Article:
Edwin E. Aldrin, Jr. (later legally changed to Buzz Aldrin), was born on January 20, 1930, in Glen Ridge, New Jersey. He entered the U.S. Military Academy at West Point on July 1, 1947, and graduated 3rd in his class with a commission as a 2d Lt in the U.S. Air Force on June 5, 1951, with a date of rank in the Air Force of June 1, 1951. Lt Aldrin completed pilot training and was awarded his pilot wings at Bryan AFB, Texas, in August 1952, and then completed F-86 Sabre Combat Crew Training before serving as an F-86 pilot with the 16th Fighter Interceptor Squadron of the 51st Fighter Interceptor Group in Korea from December 1952 to May 1953. During this time he was credited with the destruction of 2 enemy aircraft in aerial combat, plus 1 more damaged in the air. His next assignment was as Assistant Operations Officer with the 51st Fighter Interceptor Group in Korea from May to December 1953, followed by jet instructor training from January to August 1954. He served as a fighter weapons instructor pilot with the 3599th Combat Crew Training Squadron at Nellis AFB, Nevada, from August 1954 to April 1955, and then as Aide to the Dean of Faculty at the U.S. Air Force Academy from April 1955 to August 1956. Capt Aldrin's next assignment was as an F-100 Super Sabre pilot with the 22nd Fighter Day Squadron (later redesignated 22nd Tactical Fighter Squadron) at Bitburg AB, West Germany, from August 1956 to May 1959, followed by an Air Force Institute of Technology assignment to complete his PhD in Astronautics at the Massachusetts Institute of Technology from July 1959 to February 1963. After serving with the Project Gemini Target Office of the Air Force Space Systems Division in Los Angeles, California, Maj Aldrin was selected as one of the 3rd group of astronauts by NASA in October 1963. His first space flight was aboard Gemini XII, the 10th and final manned Gemini flight, from November 11-15, 1966. Col Aldrin then served as lunar module pilot for Apollo 11, the first mission to touch down on the moon, from July 16-24, 1969. During this mission, he became the 2nd person to walk on the lunar surface on July 20, 1969. He resigned from NASA in July 1971, and then served as Commandant of the Aerospace Research Pilot School at Edwards AFB, California, from July 1971 until his retirement from the Air Force on March 1, 1972.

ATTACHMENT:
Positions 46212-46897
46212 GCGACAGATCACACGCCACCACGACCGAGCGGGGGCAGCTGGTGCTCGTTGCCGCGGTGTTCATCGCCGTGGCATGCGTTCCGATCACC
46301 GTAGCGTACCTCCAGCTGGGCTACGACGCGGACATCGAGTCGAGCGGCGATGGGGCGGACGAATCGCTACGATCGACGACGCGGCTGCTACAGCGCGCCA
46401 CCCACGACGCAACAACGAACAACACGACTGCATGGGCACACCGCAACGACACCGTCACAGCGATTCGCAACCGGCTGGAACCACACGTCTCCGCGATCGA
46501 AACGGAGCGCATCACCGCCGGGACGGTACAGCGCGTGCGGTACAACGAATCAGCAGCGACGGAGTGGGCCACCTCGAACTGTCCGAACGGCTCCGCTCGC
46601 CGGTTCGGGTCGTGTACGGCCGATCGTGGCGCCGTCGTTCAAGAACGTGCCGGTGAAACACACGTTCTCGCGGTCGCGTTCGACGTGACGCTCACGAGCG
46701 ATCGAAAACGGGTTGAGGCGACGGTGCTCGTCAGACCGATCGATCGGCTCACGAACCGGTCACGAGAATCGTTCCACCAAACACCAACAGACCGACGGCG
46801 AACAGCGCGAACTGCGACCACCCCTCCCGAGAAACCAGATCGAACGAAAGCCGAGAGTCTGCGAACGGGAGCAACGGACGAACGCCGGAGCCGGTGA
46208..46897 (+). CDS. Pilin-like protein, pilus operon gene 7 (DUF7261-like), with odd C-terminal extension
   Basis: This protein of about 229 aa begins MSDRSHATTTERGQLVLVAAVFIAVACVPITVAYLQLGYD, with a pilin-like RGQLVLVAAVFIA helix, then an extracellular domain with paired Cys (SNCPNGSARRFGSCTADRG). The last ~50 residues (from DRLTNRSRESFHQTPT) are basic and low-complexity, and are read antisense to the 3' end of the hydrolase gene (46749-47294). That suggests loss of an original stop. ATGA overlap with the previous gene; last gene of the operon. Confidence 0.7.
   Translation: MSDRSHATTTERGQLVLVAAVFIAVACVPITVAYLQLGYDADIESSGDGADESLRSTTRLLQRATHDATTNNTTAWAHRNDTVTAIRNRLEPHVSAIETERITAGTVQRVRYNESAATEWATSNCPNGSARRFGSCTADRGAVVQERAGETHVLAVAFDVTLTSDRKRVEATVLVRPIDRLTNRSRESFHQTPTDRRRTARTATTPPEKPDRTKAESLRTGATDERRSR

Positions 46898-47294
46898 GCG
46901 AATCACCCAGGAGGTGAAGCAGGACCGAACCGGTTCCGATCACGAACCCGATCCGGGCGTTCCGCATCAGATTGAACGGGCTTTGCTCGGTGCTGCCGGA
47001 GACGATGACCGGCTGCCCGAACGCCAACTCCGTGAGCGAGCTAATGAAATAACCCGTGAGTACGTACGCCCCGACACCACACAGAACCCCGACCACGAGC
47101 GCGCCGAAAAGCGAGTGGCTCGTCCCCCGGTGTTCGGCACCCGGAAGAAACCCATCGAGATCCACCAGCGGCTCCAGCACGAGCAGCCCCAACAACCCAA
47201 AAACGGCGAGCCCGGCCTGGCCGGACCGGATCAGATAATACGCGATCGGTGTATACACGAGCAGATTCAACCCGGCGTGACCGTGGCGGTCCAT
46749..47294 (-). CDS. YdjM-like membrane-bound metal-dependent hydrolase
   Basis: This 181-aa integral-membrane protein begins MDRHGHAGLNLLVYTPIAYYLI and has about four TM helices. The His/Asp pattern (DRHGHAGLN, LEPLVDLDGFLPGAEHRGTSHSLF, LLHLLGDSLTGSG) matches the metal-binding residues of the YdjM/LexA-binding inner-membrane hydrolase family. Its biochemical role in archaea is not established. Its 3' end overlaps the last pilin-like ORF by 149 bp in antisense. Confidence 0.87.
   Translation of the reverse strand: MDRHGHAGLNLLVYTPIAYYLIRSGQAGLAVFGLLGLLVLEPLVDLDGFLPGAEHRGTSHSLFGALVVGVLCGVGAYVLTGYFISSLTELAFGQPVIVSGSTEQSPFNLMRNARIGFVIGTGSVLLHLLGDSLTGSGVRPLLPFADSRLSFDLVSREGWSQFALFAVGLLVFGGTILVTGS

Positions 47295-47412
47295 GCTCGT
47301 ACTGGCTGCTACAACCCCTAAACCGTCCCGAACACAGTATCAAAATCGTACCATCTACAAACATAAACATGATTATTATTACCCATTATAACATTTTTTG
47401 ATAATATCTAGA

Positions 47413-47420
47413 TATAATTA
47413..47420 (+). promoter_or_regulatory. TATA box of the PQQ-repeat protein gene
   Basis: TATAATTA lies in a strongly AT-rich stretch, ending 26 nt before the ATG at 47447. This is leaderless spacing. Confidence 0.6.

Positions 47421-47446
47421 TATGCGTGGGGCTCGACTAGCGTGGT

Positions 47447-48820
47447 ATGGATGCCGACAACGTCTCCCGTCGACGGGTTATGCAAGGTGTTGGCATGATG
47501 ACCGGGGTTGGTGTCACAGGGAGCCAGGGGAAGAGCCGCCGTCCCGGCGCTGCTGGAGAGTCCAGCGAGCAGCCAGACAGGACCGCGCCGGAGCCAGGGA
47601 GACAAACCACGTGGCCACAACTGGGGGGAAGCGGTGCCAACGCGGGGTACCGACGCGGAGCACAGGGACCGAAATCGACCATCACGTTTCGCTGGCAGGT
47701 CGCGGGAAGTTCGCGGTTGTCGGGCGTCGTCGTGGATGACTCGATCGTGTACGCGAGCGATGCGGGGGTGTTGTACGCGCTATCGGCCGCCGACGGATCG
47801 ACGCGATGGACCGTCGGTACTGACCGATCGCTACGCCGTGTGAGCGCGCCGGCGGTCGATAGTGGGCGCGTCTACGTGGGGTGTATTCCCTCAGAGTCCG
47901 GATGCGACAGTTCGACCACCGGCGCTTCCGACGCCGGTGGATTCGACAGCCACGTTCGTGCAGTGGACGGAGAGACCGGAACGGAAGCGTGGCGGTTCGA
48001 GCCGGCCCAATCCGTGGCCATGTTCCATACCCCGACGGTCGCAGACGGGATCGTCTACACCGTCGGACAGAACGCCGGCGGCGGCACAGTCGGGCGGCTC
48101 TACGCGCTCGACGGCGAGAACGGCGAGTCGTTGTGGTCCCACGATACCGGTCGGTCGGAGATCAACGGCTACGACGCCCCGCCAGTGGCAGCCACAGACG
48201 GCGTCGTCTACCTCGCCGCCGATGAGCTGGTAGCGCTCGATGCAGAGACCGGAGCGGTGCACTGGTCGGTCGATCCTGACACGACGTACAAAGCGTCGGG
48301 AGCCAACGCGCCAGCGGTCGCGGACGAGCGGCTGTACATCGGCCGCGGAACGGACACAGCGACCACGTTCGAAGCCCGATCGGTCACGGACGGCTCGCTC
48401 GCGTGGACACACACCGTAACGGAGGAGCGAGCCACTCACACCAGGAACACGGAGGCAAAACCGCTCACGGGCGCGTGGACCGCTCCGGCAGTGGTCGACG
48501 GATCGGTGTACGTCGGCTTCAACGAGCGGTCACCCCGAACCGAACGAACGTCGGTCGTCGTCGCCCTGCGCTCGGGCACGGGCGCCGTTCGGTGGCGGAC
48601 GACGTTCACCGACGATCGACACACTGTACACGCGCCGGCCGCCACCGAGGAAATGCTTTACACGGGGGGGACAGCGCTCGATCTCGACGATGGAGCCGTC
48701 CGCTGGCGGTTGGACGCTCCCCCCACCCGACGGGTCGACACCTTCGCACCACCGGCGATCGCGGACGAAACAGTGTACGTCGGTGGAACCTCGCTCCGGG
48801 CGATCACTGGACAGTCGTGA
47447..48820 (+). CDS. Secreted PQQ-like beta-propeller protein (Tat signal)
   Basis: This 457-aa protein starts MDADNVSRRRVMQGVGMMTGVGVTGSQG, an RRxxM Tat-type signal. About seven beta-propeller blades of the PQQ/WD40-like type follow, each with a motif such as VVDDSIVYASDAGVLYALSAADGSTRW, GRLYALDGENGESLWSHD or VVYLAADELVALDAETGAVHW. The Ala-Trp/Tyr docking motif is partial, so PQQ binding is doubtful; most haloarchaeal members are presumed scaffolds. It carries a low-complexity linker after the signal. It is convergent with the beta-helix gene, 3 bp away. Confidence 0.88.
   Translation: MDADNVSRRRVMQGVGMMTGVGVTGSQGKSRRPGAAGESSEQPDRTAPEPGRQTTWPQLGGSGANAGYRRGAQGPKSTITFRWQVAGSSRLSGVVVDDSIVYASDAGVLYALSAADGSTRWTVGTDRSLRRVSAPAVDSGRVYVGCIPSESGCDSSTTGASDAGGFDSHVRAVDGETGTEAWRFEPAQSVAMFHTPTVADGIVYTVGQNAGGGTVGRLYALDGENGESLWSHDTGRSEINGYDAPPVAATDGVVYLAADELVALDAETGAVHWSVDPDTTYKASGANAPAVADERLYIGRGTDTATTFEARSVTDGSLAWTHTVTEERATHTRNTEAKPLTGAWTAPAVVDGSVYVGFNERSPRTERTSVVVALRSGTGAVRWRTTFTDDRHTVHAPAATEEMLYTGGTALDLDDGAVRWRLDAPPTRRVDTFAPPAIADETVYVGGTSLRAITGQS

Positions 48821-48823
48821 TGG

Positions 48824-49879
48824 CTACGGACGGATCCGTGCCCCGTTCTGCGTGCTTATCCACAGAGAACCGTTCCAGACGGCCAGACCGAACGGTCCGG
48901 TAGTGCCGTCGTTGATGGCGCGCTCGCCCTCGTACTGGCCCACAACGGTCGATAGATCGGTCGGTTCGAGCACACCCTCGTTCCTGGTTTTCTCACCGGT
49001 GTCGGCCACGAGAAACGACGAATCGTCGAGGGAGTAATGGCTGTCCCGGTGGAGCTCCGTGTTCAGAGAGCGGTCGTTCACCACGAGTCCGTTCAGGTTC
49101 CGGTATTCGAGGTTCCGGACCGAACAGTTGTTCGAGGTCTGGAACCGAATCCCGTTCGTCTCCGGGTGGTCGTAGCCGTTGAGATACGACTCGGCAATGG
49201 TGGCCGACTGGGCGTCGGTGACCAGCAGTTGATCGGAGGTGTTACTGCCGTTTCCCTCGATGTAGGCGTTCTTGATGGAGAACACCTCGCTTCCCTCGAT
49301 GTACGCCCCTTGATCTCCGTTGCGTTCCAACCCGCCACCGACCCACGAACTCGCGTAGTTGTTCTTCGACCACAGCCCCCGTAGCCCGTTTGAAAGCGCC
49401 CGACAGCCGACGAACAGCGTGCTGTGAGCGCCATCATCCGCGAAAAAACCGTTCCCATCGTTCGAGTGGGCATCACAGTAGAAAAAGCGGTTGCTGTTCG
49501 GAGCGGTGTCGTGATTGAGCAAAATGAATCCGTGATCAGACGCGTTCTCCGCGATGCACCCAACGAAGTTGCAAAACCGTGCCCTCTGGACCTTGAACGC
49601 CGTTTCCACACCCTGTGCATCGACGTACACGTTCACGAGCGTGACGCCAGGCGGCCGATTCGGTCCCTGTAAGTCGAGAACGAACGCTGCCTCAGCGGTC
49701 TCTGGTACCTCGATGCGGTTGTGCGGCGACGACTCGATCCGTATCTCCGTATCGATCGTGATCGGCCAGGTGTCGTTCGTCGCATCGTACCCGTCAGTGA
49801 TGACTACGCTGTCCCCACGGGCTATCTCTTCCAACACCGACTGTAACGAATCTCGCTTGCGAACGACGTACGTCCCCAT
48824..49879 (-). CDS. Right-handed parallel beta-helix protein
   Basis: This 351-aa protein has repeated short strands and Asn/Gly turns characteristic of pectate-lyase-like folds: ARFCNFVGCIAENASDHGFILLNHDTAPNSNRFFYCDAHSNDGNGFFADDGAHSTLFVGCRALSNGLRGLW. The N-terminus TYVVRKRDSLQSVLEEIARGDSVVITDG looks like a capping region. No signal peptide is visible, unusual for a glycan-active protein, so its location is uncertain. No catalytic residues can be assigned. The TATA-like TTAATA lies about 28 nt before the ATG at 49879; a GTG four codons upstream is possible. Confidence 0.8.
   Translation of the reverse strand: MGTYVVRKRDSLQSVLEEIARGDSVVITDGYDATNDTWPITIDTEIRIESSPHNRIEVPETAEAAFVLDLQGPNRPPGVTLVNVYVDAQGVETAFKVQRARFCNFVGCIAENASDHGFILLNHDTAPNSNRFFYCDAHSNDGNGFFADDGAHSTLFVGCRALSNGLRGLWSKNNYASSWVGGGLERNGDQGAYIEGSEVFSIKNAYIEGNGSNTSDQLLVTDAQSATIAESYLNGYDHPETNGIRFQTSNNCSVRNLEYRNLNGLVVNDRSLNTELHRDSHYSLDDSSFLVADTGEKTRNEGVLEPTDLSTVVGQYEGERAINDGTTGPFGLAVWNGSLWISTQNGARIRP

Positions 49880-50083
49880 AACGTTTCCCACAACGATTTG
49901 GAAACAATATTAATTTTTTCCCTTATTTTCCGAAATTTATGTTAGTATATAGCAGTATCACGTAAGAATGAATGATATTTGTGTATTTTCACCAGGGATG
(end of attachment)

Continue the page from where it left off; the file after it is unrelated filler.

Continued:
His Presidential Medal of Freedom with Distinction Citation reads:
As a member of the crew of the United States Spacecraft Apollo Eleven, he participated directly in a unique and profoundly important adventure. The accumulated scientific knowledge and technological ability of mankind made man's first step on the moon practicable; the courage and skill of men like Edwin Aldrin made it possible. His contribution to this great undertaking will be remembered so long as men wonder and dream and search for truth on this planet and among the stars.